With businesses across the U.S. beginning to reopen their doors, the stock market continued to rally in May, ending the month up more than 35% from its low for the year. The S&P 500® closed May at 3,044.31, which was 36.06% above its March 23 closing level of 2,237.40.
For the month, the S&P 500 was up 4.53% – and up 10.62% over the past 12 months.
The strong market gains have come amidst rising optimism that the country is headed for a strong economic recovery. Since early March, the COVID-19 pandemic has cost the lives of more than 100,000 U.S. residents and forced about 40 million U.S. workers to file for unemployment. With gross domestic product dropping 4.8% in the 1st quarter, and a further drop expected in the 2nd quarter, the economy is considered to be in a recession.
In the final weekend of May, human rights demonstrations erupted in dozens of cities throughout the U.S. and across Europe, leading to thousands of arrests and billions of dollars in losses from property damage and looting. Undaunted, the markets reopened on a positive note on Monday, June 1, with the S&P 500 posting gains the first two days of the month.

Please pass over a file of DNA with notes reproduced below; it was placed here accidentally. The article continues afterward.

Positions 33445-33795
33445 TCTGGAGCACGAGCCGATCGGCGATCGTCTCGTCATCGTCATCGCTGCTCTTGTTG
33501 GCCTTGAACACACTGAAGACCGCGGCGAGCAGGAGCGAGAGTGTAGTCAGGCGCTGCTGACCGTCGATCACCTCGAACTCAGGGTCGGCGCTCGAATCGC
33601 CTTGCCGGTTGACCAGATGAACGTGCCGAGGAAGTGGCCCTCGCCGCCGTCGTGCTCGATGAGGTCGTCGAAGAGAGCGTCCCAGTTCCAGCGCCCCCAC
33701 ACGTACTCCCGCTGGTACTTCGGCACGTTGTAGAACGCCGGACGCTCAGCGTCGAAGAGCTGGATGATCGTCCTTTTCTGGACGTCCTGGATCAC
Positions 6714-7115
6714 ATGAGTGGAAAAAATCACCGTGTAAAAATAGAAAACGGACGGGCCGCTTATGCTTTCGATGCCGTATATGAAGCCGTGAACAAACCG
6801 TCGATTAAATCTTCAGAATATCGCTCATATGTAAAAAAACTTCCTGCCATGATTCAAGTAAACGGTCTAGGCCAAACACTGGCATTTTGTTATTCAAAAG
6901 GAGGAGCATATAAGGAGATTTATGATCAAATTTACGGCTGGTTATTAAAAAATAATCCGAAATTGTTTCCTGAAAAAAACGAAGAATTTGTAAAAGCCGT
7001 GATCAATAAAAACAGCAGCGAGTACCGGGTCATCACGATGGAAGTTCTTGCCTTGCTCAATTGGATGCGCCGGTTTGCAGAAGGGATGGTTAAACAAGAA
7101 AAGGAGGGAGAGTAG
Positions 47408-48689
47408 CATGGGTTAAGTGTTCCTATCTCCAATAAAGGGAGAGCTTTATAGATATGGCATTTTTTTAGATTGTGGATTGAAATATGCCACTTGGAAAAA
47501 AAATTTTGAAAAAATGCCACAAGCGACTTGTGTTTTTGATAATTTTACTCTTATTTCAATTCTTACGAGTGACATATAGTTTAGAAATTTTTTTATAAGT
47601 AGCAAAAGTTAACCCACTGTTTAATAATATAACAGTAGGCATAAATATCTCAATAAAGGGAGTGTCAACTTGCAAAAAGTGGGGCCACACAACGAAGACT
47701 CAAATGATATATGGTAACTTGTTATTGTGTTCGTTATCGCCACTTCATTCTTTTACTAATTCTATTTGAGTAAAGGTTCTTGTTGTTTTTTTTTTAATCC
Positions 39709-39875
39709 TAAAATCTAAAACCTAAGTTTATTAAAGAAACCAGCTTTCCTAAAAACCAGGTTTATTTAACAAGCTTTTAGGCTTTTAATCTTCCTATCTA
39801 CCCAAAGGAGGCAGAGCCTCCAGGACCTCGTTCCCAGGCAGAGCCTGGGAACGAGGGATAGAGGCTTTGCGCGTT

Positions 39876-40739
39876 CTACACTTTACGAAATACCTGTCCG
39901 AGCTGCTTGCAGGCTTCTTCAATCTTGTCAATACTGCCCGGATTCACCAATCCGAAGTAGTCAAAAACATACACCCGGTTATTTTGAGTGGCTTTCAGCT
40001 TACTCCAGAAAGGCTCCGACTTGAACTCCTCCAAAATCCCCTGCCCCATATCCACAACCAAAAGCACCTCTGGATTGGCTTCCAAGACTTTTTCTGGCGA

In addition to the growing hopes for an economic rebound, a catalyst for the strong market performance has been the unprecedented action of Congress and the Federal Reserve (Fed) to inject trillions of dollars into the economy to help keep businesses afloat and provide emergency income for laid-off workers.
Oil prices also rallied from extreme lows in May, as OPEC countries cut production and motorists began to return to the road, raising expectations that the steep imbalance between oil supply and global demand would begin to diminish.